Pollen in the air
In this blog we look a little more at how you can take additional precautions in your home to improve air quality and eliminate dust mites as best as you can. These are important if you know these factors are triggers for your asthma and/or allergies
Improving Indoor Air
Maintaining good indoor air quality in your home is an important aspect of asthma management. Irritants such as tobacco, wood fires, perfumes, aerosols, cleaning products, and fumes from paint can trigger flare-ups. Even scented candles or fresh newsprint are triggers for some people with asthma.
To maintain good air quality inside your home:
- Don’t allow people to smoke in your home. If you smoke, quit or smoke outside.
- Avoid wood fires.
- Avoid scented products. Wash and dry clothes with unscented laundry detergent, fabric softeners, and dryer sheets. Use unscented, nonaerosol versions or asthma and allergy friendly household cleaning products and avoid scented candles or room fresheners.
- If you must open windows on days when the pollen count is high, do so after mid-morning because counts are usually highest from 7 a.m. to 10 a.m. If air quality is the problem, open doors and windows early, before pollution has a chance to build up.
If you try these measures, but are still concerned about your home’s air quality, consider buying an air cleaner with a HEPA (high efficiency particulate air) filter for your child’s bedroom.
Dealing With Dust Mites
Dust mites are a very common asthma trigger. They are microscopic bugs that live in household dust. Their diet consists mainly of shed human skin cells. They’re especially plentiful in upholstered furniture, on some kinds of bedding, and in rugs. The highest concentration of dust mites in the home is usually found in bedrooms.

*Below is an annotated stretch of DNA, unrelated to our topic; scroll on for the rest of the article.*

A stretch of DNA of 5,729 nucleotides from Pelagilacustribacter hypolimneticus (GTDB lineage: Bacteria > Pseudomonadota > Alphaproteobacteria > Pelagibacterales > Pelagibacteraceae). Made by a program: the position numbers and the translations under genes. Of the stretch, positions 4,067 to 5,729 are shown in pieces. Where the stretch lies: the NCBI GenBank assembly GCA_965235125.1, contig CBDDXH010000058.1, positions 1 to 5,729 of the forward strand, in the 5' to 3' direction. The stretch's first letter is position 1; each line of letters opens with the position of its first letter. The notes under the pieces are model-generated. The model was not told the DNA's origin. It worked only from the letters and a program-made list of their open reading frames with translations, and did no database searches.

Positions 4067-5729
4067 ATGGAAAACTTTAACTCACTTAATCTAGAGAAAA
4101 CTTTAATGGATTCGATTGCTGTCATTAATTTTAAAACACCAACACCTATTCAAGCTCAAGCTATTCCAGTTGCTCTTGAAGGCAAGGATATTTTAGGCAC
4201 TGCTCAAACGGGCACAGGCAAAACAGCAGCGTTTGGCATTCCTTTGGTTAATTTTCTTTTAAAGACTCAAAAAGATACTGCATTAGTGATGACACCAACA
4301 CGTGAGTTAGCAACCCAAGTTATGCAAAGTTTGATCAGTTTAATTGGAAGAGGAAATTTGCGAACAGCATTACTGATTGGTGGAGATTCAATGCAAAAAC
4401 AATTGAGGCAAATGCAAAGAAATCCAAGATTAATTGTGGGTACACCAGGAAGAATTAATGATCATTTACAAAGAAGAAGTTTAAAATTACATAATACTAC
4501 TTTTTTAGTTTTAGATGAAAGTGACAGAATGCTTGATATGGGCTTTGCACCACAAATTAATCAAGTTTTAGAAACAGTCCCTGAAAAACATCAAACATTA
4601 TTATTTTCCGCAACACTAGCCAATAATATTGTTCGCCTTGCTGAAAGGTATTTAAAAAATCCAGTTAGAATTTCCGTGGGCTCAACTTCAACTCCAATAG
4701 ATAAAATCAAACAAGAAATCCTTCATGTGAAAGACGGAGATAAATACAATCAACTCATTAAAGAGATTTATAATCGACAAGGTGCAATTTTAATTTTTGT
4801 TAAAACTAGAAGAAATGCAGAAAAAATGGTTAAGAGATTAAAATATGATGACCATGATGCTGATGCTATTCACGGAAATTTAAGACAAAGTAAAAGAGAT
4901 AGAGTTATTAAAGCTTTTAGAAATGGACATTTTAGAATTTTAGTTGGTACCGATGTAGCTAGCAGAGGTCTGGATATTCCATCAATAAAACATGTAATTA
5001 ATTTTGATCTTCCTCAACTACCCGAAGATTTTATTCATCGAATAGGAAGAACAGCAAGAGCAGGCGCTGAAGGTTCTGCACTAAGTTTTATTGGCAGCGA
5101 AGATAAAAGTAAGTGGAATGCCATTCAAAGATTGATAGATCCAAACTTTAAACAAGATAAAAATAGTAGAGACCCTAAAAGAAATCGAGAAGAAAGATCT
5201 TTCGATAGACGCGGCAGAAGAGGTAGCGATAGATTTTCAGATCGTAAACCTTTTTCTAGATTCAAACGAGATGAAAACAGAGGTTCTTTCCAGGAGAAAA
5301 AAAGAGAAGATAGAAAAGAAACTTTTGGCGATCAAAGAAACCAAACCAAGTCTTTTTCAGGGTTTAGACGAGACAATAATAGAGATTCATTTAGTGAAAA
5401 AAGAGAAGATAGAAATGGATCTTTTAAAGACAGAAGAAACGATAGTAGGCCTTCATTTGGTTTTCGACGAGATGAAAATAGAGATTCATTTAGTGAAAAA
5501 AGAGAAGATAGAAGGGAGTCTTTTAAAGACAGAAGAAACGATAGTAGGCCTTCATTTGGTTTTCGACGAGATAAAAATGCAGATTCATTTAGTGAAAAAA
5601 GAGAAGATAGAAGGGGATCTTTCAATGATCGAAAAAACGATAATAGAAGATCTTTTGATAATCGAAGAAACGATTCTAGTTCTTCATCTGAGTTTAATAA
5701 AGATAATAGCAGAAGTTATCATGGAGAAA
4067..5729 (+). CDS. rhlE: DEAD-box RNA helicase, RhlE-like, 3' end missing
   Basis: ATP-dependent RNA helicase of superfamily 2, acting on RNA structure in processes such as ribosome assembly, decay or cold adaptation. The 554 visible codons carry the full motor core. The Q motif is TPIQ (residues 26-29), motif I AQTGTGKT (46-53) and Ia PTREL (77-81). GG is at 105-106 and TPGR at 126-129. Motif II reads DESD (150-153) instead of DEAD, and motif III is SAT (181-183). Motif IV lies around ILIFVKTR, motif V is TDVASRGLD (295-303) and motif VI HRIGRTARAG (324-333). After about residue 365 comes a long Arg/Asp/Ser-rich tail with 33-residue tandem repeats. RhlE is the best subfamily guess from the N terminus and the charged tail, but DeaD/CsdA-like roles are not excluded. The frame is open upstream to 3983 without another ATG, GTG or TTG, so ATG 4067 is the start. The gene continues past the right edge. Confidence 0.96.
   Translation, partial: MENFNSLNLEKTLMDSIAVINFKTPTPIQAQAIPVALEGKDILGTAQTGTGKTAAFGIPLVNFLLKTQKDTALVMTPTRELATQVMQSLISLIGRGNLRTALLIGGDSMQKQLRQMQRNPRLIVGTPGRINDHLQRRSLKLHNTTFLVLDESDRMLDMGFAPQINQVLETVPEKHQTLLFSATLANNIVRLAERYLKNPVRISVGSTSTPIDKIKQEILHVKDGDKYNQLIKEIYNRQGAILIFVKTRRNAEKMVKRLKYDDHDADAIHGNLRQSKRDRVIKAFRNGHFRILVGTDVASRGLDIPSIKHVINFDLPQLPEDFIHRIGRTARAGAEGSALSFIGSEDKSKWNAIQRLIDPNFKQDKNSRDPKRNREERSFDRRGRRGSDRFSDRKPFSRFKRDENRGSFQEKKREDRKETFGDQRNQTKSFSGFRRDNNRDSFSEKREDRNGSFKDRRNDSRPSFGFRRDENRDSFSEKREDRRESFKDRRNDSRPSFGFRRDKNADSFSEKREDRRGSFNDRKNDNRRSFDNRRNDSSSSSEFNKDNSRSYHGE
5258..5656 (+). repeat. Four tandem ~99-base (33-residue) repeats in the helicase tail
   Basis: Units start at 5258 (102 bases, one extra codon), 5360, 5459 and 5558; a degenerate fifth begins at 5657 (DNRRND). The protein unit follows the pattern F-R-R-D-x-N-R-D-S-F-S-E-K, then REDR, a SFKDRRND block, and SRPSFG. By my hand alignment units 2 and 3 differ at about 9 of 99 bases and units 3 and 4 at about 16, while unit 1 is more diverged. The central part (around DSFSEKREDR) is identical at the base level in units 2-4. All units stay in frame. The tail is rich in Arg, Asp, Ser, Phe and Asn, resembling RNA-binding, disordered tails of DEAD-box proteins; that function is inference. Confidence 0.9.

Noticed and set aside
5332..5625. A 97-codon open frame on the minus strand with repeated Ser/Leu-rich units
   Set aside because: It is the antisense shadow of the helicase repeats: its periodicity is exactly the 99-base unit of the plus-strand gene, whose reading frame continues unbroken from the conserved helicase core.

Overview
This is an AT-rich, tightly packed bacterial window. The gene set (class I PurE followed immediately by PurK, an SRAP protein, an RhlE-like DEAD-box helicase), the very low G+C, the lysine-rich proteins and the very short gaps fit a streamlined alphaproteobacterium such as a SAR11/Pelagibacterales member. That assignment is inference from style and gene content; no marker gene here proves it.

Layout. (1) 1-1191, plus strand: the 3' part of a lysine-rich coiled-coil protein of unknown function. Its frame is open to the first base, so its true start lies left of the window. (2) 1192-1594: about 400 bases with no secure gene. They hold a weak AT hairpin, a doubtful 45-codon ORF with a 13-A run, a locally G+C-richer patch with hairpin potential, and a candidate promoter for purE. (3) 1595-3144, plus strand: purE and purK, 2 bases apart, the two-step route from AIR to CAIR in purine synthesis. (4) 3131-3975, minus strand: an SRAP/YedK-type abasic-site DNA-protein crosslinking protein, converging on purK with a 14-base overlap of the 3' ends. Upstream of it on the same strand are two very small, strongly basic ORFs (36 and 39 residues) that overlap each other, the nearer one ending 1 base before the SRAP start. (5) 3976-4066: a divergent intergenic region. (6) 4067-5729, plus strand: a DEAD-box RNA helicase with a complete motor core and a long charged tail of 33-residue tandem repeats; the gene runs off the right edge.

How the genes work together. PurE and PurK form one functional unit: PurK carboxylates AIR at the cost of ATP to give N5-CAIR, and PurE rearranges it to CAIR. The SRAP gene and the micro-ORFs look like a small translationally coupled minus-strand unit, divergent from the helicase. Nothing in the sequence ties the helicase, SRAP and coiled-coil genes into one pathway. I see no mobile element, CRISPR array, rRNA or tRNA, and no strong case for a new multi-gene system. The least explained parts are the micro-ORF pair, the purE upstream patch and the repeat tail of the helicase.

To reduce dust mites:
- Vacuum and dust your home (especially your child’s room) often — at least once a week. Use a special small-pore filter bag on your vacuum or buy a vacuum with a HEPA filter. When you dust, use a damp cloth to avoid spreading dust mite particles in the air. Dusting with an asthma and allergy multi-surface cleaner is a good alternative to aerosol polishes.
- Avoid feather or down pillows or comforters; choose bedding made with synthetic materials instead.
- Every few weeks, wash bedding in a hot wash (60° C) and then dry on a high setting. As nice as it is to hang sheets on the line to dry this exposes them to airborne allergens such as pollen!
- Cover mattresses and pillows with mite-proof covers (available from retailers who specialize in hypoallergenic products). Also, be sure to regularly wipe down the covers.
- If you have area rugs, make sure they’re washable and clean them regularly in hot water or steam clean.
- Stay away from blinds which have lots of horizontal surfaces that catch dust.
- Avoid upholstered furniture and pillows.
- Avoid using a humidifier, especially in your child’s room.
- Run a dehumidifier in damp areas of your home. But make sure you empty and clean the water frequently.
As Spring arrives and plants go into bloom pollen can become another issue for asthma and allergy sufferers. Check out our Pollen a Problem reference page and Asthma UK’s Knowledge Bank for controlling seasonal rhinitis
We hope you’ve found this check list helpful. It is of course not exclusive and you may have developed your own techniques for dealing with these things. Share your tricks with fellow readers below.